Michelson, FitzGerald and Lorentz: the origins of relativity revisited

Publication Year:
2003
Repository URL:
http://philsci-archive.pitt.edu/id/eprint/987
Author(s):
Brown, Harvey R.
artifact description
It is argued that an unheralded moment marking the beginnings of relativity theory occurred in 1889, when G. F. FitzGerald, no doubt with the puzzling 1887 Michelson-Morley experiment fresh in mind, wrote to Heaviside about the possible effects of motion on inter-molecular forces in bodies. Emphasis is placed on the difference between FitzGerald's and Lorentz's independent justifications of the shape distortion effect involved. Finally, the importance of the their `constructive' approach to kinematics---stripped of any commitment to the physicality of the ether--- will be defended, in the spirit of Pauli, Swann and Bell.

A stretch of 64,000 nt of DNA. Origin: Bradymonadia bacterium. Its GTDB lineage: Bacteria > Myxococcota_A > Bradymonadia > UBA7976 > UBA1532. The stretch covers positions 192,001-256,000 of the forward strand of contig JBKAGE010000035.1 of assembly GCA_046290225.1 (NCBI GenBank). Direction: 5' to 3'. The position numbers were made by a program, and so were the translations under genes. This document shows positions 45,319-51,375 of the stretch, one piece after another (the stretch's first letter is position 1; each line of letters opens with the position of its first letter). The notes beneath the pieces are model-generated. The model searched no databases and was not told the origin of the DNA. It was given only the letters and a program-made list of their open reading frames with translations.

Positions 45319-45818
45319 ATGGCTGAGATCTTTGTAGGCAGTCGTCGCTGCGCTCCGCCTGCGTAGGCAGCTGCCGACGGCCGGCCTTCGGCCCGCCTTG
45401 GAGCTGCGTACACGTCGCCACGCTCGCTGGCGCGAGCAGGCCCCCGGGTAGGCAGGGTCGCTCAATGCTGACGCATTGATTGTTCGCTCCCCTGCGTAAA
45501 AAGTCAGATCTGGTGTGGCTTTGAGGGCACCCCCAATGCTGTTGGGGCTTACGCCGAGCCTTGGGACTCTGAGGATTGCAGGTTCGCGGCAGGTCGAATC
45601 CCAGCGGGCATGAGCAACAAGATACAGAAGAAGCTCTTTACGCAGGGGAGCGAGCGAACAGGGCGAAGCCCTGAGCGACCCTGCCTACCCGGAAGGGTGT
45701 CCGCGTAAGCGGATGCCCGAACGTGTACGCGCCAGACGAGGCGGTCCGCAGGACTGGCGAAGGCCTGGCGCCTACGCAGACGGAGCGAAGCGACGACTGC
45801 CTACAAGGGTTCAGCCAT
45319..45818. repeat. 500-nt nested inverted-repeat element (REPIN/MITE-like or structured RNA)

This artifact has 2 Wikipedia mentions.

Lorentz transformation

In physics, the Lorentz transformations (or transformation) are coordinate transformations between two coordinate frames that move at constant velocity relative to each other. The transformations are named after the Dutch physicist Hendrik Lorentz.Frames of reference can be di...

Read full Article

History of Lorentz transformations

The Lorentz transformations relate the space-time coordinates, which specify the position x, y, z and time t of an event, relative to a particular inertial frame of reference (the "rest system"), and the coordinates of the same event relative to another coordinate system movin...

Read full Article